Tiny, remote islands make huge waves for marine conservation

© Creative Commons/Rodrigo Argenton

A small island community in the middle of the South Atlantic just made a big splash for the health of the world’s oceans. 

The government of Tristan da Cunha — an archipelago 4,000 square kilometers (1,600 miles) west of South Africa and the most remote inhabited islands in the world — committed to protecting 90 percent of its territory’s waters, creating the largest marine protected area in the Atlantic. 

Roughly twice the size of the Great Barrier Reef, this protected area hosts an array of marine life, including seals, sharks and whales. The islands are home to one of the most important seabird breeding grounds on the planet, with populations numbering in the tens of millions. 

“Protecting the waters around Tristan da Cunha is not only about conserving biodiversity, it is about honoring the seafaring history of this community and their commitment to securing healthy and economically stable future for generations to come,” said ‘Aulani Wilhelm, who leads Conservation International’s Center for Oceans.

According to the Tristan da Cunha government, roughly 700,000 square kilometers (270,000 miles) of ocean will be closed to all human activity, while the remaining 10 percent will be set aside as a sustainable fishing area for the island’s 260 residents — who own and operate a small lobster fishery certified by the Marine Stewardship Council. Through a new global partnership, the Blue Nature Alliance, Conservation International provided critical funding and crucial technical expertise that enabled this area to be protected at twice the size it would have been otherwise.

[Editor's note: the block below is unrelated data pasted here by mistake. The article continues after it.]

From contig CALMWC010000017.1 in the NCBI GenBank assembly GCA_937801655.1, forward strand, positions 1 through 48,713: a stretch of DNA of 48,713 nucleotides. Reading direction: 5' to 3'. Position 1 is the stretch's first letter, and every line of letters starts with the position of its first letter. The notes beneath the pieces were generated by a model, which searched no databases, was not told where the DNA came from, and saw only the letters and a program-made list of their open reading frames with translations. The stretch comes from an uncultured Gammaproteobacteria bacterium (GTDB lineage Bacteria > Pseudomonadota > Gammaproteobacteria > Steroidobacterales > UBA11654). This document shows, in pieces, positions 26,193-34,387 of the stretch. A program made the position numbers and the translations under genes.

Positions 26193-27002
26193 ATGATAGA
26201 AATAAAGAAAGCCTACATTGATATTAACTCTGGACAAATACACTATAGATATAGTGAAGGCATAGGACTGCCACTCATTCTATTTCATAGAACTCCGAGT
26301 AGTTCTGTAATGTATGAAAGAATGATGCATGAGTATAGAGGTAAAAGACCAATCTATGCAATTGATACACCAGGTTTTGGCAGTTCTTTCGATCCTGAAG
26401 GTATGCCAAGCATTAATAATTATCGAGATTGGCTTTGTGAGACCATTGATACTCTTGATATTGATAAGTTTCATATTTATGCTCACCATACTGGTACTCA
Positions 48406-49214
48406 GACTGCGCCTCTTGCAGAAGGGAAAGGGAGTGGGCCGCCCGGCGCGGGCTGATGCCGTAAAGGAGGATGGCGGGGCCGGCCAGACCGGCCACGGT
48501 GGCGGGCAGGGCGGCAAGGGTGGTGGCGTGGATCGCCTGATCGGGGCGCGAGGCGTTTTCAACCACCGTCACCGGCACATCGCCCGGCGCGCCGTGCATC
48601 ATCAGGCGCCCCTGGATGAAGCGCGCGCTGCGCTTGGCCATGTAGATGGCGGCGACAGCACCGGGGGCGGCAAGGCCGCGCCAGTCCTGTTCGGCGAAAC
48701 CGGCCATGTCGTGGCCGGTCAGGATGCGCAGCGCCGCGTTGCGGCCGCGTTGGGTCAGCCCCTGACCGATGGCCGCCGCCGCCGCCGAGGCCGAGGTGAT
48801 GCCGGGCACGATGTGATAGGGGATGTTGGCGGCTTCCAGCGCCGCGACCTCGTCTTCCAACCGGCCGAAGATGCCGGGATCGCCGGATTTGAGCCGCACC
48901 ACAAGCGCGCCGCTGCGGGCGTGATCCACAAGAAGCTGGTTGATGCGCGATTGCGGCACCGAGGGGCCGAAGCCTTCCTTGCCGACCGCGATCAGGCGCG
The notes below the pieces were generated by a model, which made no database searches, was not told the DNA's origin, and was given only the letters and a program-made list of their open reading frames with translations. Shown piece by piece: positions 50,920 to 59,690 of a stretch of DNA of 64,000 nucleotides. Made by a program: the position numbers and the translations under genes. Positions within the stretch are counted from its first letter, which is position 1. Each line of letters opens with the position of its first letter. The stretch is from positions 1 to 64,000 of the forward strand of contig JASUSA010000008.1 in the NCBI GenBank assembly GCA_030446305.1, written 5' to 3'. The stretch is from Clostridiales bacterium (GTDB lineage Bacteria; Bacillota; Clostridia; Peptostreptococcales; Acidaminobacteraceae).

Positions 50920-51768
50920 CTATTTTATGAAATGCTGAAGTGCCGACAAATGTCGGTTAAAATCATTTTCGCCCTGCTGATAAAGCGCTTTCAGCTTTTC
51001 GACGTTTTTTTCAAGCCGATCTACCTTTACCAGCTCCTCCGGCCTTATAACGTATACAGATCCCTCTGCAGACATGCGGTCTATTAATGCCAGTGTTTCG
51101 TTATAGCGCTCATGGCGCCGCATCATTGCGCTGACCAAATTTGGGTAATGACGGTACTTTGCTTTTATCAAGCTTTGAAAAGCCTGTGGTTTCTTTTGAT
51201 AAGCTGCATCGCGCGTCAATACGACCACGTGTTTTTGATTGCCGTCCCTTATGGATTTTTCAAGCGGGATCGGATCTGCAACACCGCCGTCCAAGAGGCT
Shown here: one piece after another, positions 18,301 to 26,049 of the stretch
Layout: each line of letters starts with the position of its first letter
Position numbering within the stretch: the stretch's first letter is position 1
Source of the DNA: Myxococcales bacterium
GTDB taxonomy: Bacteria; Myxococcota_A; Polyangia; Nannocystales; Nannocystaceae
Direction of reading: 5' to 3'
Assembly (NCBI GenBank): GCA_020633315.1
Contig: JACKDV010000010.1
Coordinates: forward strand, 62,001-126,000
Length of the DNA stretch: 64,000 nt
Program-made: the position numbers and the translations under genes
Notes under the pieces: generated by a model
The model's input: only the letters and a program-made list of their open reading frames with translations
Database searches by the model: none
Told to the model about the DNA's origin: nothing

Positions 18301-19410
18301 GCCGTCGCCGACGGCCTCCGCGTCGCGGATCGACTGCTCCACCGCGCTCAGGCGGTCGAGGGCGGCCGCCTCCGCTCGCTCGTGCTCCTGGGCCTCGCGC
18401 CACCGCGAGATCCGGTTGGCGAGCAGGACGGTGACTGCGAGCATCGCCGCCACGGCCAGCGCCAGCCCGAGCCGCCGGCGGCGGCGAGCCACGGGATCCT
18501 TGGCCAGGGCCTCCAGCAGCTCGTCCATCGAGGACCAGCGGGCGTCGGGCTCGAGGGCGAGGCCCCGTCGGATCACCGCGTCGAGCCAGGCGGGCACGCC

Experts say that Tristan da Cunha’s commitment to protect its waters will provide a major contribution to the global goal of protecting 30 percent of the world’s oceans — which scientists say is necessary to limit the marine impacts of climate change and prevent widespread extinctions of marine species. Currently, only 8 percent of the world’s oceans are protected. 

“We applaud the Tristan da Cunha community for their incredible leadership," said Wilhelm. "Their commitment to sustainably utilize 10 percent of their marine waters while setting aside 90 percent from extraction in service to the planet and humanity is nothing short of heroic. Large-ocean states and territories continue to take bold action to ensure the health of the ocean, and we hope their example inspires others to join the global effort to protect a third of our global ocean by 2030.”

 

The creation of this marine protected area was supported by the Tristan da Cunha government, the UK Government Blue Belt Programme, National Geographic Pristine Seas, the Great British Oceans Coalition, the Royal Society for the Protection of Birds, the Becht Family Charitable Trust, Wyss Foundation, Kaltroco and Don Quixote Foundation.

‘Aulani Wilhelm is the senior vice president of Conservation International's Center for Oceans. Kiley Price is a staff writer at Conservation International. Want to read more stories like this? Sign up for email updates here. Donate to Conservation International here.

Cover image: Tristan da Cunha (© Creative Commons/Rodrigo Argenton)

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